Consumer Alert: The sneaky scam text message that looks authentic
ROCHESTER, N.Y. — ‘Tis the season for scammers. Because you’re likely doing more online shopping, there’s one impersonation scam that will probably hit your cell phone. It’s a text message in which a scammer pretends to be USPS. While the scam is common, I received one with a twist that I had to share with readers because it’s especially sneaky.
The text message reads:
“The USPS package arrived at the warehouse but could not be delivered.”
It then advises you to click on a link. Don’t click on it. It’s a smishing attempt. That’s when scammers send you a text with a link to try to get you to type in your private information.
Usually, the email or web address of any scam gives it away because it’s often slightly different from the real business. A real postal service web address would always begin with USPS.com. But surprisingly, the web address thIs scammer has created actually starts with USPS.com. But after the com there was a dash and more letters. It’s that junk after .com that sends you to the scammer’s address instead of USPS, making this scam especially sneaky. Astute consumers know to always look closely at the web address, and this web address could easily fool you. What’s worse, the scammer’s website is usually designed to look exactly like the USPS site.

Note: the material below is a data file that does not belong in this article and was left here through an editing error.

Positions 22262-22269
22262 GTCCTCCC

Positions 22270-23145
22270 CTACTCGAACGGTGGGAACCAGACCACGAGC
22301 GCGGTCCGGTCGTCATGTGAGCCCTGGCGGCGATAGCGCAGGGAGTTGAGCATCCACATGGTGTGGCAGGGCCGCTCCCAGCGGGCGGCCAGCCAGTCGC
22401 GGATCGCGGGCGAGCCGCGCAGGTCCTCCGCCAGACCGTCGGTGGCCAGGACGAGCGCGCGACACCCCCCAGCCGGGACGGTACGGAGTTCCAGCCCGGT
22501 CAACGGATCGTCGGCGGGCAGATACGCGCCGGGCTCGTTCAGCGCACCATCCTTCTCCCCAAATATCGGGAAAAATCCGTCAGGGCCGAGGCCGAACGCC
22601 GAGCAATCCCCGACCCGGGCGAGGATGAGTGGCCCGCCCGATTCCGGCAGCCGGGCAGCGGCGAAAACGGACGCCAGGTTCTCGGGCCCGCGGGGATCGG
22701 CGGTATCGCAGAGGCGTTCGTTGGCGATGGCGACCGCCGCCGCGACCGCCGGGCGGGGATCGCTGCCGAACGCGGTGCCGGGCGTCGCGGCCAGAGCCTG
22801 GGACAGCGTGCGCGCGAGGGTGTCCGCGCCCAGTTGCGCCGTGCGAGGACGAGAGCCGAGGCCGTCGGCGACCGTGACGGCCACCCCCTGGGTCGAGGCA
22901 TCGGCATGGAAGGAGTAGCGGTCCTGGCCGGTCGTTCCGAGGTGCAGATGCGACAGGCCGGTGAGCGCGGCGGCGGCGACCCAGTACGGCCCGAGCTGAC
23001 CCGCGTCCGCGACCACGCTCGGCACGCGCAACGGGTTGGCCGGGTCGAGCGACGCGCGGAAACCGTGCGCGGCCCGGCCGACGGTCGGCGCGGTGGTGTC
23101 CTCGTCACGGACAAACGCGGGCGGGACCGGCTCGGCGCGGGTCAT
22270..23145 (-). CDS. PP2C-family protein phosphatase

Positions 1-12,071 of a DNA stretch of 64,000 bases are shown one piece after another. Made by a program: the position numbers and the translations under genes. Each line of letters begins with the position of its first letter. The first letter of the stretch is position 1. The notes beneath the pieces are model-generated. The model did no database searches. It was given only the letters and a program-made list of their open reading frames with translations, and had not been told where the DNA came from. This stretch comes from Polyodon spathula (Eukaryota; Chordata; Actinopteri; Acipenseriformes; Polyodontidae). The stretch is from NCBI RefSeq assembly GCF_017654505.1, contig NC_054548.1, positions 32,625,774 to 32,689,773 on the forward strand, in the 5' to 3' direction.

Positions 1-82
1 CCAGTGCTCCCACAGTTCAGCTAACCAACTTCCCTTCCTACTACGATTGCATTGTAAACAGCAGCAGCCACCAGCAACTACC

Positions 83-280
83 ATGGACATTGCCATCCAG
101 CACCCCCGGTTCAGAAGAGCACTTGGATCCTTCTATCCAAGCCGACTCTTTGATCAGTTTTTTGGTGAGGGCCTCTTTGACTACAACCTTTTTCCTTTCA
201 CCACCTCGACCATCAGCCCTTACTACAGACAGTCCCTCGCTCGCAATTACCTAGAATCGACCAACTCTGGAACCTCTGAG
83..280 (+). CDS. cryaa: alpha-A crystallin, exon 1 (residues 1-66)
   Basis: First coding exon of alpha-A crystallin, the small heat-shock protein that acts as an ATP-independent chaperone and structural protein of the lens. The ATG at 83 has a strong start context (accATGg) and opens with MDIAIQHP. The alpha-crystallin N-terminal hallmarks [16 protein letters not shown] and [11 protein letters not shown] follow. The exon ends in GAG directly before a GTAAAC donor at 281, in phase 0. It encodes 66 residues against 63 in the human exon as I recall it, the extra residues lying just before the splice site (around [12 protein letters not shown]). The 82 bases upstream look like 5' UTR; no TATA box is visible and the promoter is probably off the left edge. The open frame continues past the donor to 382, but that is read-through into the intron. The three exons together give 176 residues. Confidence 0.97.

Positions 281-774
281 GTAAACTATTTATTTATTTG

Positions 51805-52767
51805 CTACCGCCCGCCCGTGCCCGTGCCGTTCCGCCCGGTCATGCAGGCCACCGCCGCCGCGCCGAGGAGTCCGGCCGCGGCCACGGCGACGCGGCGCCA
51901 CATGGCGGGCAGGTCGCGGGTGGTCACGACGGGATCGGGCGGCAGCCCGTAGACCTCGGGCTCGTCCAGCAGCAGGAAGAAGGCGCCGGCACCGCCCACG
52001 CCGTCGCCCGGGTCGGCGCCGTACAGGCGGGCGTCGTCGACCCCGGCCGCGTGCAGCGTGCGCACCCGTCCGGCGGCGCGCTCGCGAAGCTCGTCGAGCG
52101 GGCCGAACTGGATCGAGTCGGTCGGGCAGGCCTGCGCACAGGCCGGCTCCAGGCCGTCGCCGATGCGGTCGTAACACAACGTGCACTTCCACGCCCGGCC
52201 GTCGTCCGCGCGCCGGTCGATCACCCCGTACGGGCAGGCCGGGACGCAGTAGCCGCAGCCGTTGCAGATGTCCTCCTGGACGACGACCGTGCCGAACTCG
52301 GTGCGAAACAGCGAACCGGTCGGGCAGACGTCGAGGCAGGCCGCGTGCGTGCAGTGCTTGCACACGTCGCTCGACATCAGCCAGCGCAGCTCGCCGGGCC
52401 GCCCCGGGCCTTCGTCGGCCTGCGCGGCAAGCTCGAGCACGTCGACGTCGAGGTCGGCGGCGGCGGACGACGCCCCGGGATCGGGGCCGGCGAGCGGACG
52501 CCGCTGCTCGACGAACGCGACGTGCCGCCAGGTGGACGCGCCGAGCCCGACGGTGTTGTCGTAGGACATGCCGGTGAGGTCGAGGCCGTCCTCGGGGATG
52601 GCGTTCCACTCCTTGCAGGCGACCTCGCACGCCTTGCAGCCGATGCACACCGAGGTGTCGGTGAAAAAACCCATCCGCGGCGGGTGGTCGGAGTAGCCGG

The scam is so prevalent, U.S. Postal Service has even issued guidance on the issue. It says that USPS will never send you a text message with a link. The only way you would get a text from USPS is if you register online and provide a tracking number or you initiated the texting. Also USPS does not charge for its tracking service. Again, if you get one of these text messages and you haven’t registered for text messages on the USPS site, it’s a scam. Don’t let a grinch steal your hard-earned cash this holiday season.